Dear Colleagues,
I am pleased to announce a new stable release of PAKCS, see
https://www.informatik.uni-kiel.de/~pakcs/download.html
It is a new major release (also part of upcoming
Debian und Ubuntu releases) with many small improvements
but two bigger changes:
1. A new structure of the standard base libraries:
Their structure is more closely with Haskell
(e.g., `List` is renamed to `Data.List`) and some
specialized libraries (Directory, FilePath, Time,...)
have been moved into separate packages. See the
release notes or the detailed migration guide at
https://git.ps.informatik.uni-kiel.de/curry/curry-libs/-/blob/master/Migratâ€¦
2. Addition of class `Data` with operations `===` (equality)
and `aValue` (non-deterministic value generator).
This class solves some open problems w.r.t. logic programming.
The motivation for this class and its advantages are described in a
[DECLARE/WFLP'19 paper](https://doi.org/10.1007/978-3-030-46714-2_15).
A short discussion is also added below.
Most of the existing Curry packages have been made compatible
with this release, see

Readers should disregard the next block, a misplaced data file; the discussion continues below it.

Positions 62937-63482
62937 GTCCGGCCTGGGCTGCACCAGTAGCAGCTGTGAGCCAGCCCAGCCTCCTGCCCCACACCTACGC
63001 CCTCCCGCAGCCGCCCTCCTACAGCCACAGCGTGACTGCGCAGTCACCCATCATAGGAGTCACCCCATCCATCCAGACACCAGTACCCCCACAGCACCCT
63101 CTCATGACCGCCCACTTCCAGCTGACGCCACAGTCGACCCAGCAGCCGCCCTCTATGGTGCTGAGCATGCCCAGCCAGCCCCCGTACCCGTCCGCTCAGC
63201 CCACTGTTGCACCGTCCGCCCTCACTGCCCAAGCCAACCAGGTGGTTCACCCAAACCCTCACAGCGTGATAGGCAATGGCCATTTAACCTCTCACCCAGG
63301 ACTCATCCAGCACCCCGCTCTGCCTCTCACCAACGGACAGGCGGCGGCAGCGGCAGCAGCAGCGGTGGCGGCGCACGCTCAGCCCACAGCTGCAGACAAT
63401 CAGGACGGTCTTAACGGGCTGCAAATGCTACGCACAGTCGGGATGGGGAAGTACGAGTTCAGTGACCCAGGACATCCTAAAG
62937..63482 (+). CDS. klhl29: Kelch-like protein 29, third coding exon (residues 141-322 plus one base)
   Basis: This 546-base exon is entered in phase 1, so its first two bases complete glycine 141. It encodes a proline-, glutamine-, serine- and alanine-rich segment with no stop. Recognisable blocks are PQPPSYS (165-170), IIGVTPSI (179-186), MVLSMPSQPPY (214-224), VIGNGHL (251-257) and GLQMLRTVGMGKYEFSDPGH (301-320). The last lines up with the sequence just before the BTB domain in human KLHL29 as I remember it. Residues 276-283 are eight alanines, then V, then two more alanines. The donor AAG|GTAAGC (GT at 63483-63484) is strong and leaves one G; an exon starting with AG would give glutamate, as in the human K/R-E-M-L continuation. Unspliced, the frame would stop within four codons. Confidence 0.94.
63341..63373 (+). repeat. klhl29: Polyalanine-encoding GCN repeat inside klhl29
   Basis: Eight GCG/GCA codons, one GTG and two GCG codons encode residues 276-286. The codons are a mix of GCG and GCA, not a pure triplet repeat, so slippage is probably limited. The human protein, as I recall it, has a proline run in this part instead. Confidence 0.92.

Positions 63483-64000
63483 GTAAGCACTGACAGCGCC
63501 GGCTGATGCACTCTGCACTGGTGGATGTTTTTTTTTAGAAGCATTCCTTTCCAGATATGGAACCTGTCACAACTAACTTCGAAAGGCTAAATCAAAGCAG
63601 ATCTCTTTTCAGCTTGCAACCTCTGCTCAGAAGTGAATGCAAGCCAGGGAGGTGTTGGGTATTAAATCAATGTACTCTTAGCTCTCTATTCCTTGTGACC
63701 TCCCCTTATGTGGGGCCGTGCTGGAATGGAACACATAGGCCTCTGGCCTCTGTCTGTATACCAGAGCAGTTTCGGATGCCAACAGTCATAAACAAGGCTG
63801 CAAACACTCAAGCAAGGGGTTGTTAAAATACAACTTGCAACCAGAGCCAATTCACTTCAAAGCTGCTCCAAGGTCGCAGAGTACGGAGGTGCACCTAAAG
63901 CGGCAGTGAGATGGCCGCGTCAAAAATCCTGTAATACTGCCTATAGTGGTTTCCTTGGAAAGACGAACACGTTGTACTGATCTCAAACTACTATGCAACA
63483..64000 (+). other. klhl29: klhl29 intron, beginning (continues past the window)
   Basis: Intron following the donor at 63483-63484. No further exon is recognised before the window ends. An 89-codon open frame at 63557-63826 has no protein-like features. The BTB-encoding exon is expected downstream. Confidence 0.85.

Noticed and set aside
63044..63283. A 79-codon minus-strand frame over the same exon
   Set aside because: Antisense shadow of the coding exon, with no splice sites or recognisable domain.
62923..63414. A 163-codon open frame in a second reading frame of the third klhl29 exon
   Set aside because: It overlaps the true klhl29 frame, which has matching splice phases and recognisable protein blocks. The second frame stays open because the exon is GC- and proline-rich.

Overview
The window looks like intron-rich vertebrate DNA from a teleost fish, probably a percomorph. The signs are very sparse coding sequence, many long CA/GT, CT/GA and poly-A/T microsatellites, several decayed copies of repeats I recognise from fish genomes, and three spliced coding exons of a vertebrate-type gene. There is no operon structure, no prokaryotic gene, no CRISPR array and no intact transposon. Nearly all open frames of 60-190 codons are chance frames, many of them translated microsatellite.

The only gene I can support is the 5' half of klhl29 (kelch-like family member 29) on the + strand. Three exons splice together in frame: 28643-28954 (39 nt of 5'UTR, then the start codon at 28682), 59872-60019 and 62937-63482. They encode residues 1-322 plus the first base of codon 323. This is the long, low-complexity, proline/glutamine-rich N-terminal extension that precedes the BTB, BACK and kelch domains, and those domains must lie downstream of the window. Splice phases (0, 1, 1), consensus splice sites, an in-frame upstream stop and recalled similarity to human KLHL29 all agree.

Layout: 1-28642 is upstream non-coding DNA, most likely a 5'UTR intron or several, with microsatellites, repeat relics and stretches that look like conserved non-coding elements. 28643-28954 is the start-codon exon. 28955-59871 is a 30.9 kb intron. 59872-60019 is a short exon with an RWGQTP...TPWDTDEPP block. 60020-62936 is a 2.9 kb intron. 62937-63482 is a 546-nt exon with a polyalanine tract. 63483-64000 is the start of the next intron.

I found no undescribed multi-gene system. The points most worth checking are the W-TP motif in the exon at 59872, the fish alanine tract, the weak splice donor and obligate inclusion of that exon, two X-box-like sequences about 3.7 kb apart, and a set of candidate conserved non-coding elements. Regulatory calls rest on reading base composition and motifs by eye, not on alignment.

https://www-ps.informatik.uni-kiel.de/~cpm/
Comments and suggestions for improvements are welcome!
Best regards,
Michael
---
Some details about the new class `Data`:
The class `Data` provides a strict equality operation `===`. Why?
Look at the following "classical" functional logic definition of
computing the last element of a list:
last :: Eq a => [a] -> a
last xs | _ ++ [x] == xs = x where x free
Since `==` is part of the class `Eq`, it is defined on particular
types in instance declarations. If these definitions are different
from the standard `deriving` definitions, it might be possible
that `last` computes an element which is not identical to the
last element of the list. In Haskell, instances of `==` should be
an equivalence relation (rather than "equality", although this
is written in many papers and textbooks) so that `last` would
compute an element equivalent to the last element. This leads
to surprising results (see the "Data" paper for a deeper discussion).
These problems are avoided with class `Data`. For each
`data` declaration, `Data` instances for the defined type
are automatically derived as long as the type is first-order
(i.e., does not contain functional types). Hence it is ensured
that `===` denotes equality rather than equivalence. Thus,
last :: Data a => [a] -> a
last xs | _ ++ [x] === xs = x where x free
Moreover, free variable have type class constraint `Data` so that
they denote first-order values. From a declarative point of view,
a free value is equivalent to the non-deterministic value generator
`aValue` which is also defined in class `Data`, see
> pakcs
...
Prelude> aValue :: Maybe Bool
Nothing
Just False
Just True
This is the only real change with PAKCS 3.x: There are no
"polymorphic" free variables since a free variable has always
the class constraint `Data`.
---